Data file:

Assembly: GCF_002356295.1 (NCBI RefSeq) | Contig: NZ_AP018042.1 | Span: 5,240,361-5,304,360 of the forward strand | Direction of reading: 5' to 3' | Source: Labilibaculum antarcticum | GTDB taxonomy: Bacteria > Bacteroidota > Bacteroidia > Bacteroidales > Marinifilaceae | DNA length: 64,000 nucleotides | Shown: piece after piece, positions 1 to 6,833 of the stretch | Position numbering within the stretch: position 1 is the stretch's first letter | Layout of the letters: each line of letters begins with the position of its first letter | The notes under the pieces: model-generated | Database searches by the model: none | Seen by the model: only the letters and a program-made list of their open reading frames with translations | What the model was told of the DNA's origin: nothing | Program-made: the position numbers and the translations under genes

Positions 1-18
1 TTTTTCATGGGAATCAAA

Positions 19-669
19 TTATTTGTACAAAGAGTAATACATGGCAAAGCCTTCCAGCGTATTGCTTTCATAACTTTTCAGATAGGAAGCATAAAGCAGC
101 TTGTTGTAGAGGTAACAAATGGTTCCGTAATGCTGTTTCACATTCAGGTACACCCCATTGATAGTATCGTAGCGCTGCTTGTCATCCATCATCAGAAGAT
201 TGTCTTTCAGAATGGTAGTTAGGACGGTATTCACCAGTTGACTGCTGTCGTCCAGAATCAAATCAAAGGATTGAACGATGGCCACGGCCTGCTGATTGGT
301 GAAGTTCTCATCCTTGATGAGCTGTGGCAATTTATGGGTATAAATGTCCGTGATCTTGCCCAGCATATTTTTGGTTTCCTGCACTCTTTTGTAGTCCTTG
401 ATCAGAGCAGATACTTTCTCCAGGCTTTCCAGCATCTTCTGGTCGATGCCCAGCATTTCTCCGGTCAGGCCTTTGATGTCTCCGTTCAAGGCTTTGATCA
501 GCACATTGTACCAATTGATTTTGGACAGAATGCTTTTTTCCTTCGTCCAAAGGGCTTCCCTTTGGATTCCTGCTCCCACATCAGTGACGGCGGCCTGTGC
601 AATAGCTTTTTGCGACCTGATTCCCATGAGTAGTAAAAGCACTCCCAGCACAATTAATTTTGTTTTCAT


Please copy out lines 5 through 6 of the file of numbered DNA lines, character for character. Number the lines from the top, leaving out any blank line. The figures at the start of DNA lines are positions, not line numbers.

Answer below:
19 TTATTTGTACAAAGAGTAATACATGGCAAAGCCTTCCAGCGTATTGCTTTCATAACTTTTCAGATAGGAAGCATAAAGCAGC
101 TTGTTGTAGAGGTAACAAATGGTTCCGTAATGCTGTTTCACATTCAGGTACACCCCATTGATAGTATCGTAGCGCTGCTTGTCATCCATCATCAGAAGAT